Citizen Advice Torridge, North, Mid and West(TNMW) Healthwatch Champion, Sam Scott has been raising awareness of mental health issues faced in Devon for World Mental Health Day, which takes place on 10 October 2019.
16% of people that Healthwatch Champions from Citizens Advice Devon worked with, said they had a mental health disability. The main issue that people needed support with was the quality of diagnosis, care or treatment. Other main issues of support were around the Mental Health Act and mental health support planning.
The main theme for World Mental Health Day this year is suicide prevention. Every year close to 800000 people take their own life around the world and there are many more people who attempt suicide. Every suicide is a tragedy that affects families, communities and entire countries and has long-lasting effects on the people left behind. Suicide occurs throughout the lifespan and is the second leading cause of death among 15-29 year-olds globally.
Sam Scott, Healthwatch Champion for Torridge, North, Mid and West Devon, says:
“Mental health is an extremely important issue in Devon. People I have worked with have highlighted how they struggle to find information about the support available. They have spoken about long waiting times for access, or limited access to services and they often don’t feel listened to or involved in decisions that affect them.
As Healthwatch Champion I have been able to listen to people’s stories around mental health and to give them the knowledge and confidence they need to find their way forward. I feel that with good mental health people can start to work on their overall lifestyle. There are many examples of how the mental aspect of a person’s life affects the physical aspect and how a vicious negative cycle can then perpetuate.”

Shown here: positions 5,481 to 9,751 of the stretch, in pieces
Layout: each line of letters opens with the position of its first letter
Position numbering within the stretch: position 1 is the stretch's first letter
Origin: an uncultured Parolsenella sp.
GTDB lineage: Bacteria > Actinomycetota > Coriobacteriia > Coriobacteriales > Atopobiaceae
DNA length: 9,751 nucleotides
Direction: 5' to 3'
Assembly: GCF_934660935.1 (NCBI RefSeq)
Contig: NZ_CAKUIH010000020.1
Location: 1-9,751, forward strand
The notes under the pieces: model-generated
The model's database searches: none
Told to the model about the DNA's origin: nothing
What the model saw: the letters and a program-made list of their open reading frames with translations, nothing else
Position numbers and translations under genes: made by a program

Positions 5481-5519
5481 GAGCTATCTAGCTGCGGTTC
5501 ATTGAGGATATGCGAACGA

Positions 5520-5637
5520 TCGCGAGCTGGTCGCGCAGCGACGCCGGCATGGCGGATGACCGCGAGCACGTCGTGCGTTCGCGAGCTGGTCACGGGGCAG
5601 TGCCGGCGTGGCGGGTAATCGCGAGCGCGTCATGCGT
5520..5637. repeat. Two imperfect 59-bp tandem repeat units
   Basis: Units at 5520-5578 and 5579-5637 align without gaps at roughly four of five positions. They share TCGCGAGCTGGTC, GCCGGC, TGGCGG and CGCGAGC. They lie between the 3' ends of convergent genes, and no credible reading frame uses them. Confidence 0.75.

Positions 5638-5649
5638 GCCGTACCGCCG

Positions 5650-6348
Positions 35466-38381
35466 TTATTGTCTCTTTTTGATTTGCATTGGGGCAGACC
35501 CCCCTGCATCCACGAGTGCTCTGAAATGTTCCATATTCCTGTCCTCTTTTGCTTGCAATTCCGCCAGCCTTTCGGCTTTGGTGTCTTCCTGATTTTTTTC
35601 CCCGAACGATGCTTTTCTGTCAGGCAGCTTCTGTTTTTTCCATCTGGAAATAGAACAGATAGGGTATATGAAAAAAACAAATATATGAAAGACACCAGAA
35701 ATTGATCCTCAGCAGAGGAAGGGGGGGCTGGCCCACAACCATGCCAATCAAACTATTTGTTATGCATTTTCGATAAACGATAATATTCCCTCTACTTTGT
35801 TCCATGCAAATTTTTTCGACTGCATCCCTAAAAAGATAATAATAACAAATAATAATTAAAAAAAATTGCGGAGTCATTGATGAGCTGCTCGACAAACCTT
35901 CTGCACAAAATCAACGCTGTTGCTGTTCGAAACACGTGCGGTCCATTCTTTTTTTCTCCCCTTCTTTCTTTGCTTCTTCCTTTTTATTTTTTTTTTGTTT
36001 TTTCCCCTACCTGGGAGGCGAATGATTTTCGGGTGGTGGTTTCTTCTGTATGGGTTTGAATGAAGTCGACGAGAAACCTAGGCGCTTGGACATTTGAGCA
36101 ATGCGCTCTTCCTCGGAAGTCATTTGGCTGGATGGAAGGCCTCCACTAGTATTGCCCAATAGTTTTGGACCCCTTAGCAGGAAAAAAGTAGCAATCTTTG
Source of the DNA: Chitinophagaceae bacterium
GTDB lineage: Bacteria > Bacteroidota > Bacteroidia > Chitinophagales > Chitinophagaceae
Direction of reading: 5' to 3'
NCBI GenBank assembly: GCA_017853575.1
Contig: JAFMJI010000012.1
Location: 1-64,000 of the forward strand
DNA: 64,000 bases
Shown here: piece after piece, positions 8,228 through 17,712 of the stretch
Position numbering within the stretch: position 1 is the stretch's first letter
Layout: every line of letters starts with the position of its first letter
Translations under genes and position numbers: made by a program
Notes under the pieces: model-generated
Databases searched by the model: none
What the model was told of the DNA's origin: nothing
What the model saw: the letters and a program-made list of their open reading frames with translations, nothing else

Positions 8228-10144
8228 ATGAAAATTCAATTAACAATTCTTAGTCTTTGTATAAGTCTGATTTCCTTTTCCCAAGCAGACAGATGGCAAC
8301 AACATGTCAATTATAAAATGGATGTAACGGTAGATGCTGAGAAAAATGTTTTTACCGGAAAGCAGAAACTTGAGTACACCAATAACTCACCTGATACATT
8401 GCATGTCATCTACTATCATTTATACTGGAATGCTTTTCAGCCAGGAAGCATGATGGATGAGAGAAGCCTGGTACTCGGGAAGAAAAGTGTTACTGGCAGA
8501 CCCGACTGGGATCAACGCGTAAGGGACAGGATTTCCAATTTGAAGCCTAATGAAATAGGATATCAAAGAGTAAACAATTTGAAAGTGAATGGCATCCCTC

An example of someone who was supported by a Healthwatch Champion recently is Celia. “Celia is 46 years old and has had mental health problems since 2014 but no counselling or bereavement therapy has been offered. She is also self-medicating with alcohol.
Celia has asked her GP for referrals to no avail. With my help as Healthwatch champion I helped Celia to find a mental health worker to help her overcome the barriers and issues in her life.
Through listening to Celia and hearing what she wanted I also suggested that Celia contacted RISE alcohol services, which she did, and Celia now has positive support for her alcohol issues. Celia is really happy for the support from RISE, both in terms of individual counselling and group work, and this has enabled her to make positive steps in her life, with alcohol now not playing a factor in this.
Taking an holistical approach, I have continued to stay in contact with Celia and I have also referred her to the Depression and Anxiety Service as she was looking for somewhere to support her with the anxiety in her life. I will carry on looking at the goals that Celia may have in her life and where necessary empower, support and refer her to appropriate services to allow her to achieve these in a positive way. This has also allowed Celia to engage well with her GP, and Celia feels she now has a better relationship in which she can communicated her medical needs and that they are now being met.
Celia says she feels like a weight has been lifted from her and is extremely thankful to the service.